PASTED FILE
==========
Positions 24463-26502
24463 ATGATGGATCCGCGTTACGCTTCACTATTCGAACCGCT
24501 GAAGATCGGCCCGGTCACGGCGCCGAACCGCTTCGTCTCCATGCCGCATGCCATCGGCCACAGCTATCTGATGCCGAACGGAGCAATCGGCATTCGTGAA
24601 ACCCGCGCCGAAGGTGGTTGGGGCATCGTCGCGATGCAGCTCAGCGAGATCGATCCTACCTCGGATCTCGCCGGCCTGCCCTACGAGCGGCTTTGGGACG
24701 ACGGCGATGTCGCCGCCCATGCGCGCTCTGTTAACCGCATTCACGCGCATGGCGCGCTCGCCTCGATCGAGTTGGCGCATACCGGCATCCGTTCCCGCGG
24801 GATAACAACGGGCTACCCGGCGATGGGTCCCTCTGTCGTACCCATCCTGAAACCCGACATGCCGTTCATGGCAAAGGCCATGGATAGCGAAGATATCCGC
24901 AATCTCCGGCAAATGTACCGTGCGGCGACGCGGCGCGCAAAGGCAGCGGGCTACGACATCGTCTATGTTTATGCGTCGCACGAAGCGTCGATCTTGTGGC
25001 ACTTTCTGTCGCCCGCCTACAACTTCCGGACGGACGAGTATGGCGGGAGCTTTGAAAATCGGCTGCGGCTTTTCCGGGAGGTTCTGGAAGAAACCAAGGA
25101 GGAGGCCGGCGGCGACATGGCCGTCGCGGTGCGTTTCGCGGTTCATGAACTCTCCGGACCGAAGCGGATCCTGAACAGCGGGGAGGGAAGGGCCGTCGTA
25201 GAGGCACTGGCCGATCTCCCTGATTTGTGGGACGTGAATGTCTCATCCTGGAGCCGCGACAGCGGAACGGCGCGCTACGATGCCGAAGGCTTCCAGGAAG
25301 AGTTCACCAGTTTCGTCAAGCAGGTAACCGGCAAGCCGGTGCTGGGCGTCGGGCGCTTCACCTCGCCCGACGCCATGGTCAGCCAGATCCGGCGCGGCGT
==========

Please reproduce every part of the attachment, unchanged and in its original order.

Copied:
Positions 24463-26502
24463 ATGATGGATCCGCGTTACGCTTCACTATTCGAACCGCT
24501 GAAGATCGGCCCGGTCACGGCGCCGAACCGCTTCGTCTCCATGCCGCATGCCATCGGCCACAGCTATCTGATGCCGAACGGAGCAATCGGCATTCGTGAA
24601 ACCCGCGCCGAAGGTGGTTGGGGCATCGTCGCGATGCAGCTCAGCGAGATCGATCCTACCTCGGATCTCGCCGGCCTGCCCTACGAGCGGCTTTGGGACG
24701 ACGGCGATGTCGCCGCCCATGCGCGCTCTGTTAACCGCATTCACGCGCATGGCGCGCTCGCCTCGATCGAGTTGGCGCATACCGGCATCCGTTCCCGCGG
24801 GATAACAACGGGCTACCCGGCGATGGGTCCCTCTGTCGTACCCATCCTGAAACCCGACATGCCGTTCATGGCAAAGGCCATGGATAGCGAAGATATCCGC
24901 AATCTCCGGCAAATGTACCGTGCGGCGACGCGGCGCGCAAAGGCAGCGGGCTACGACATCGTCTATGTTTATGCGTCGCACGAAGCGTCGATCTTGTGGC
25001 ACTTTCTGTCGCCCGCCTACAACTTCCGGACGGACGAGTATGGCGGGAGCTTTGAAAATCGGCTGCGGCTTTTCCGGGAGGTTCTGGAAGAAACCAAGGA
25101 GGAGGCCGGCGGCGACATGGCCGTCGCGGTGCGTTTCGCGGTTCATGAACTCTCCGGACCGAAGCGGATCCTGAACAGCGGGGAGGGAAGGGCCGTCGTA
25201 GAGGCACTGGCCGATCTCCCTGATTTGTGGGACGTGAATGTCTCATCCTGGAGCCGCGACAGCGGAACGGCGCGCTACGATGCCGAAGGCTTCCAGGAAG
25301 AGTTCACCAGTTTCGTCAAGCAGGTAACCGGCAAGCCGGTGCTGGGCGTCGGGCGCTTCACCTCGCCCGACGCCATGGTCAGCCAGATCCGGCGCGGCGT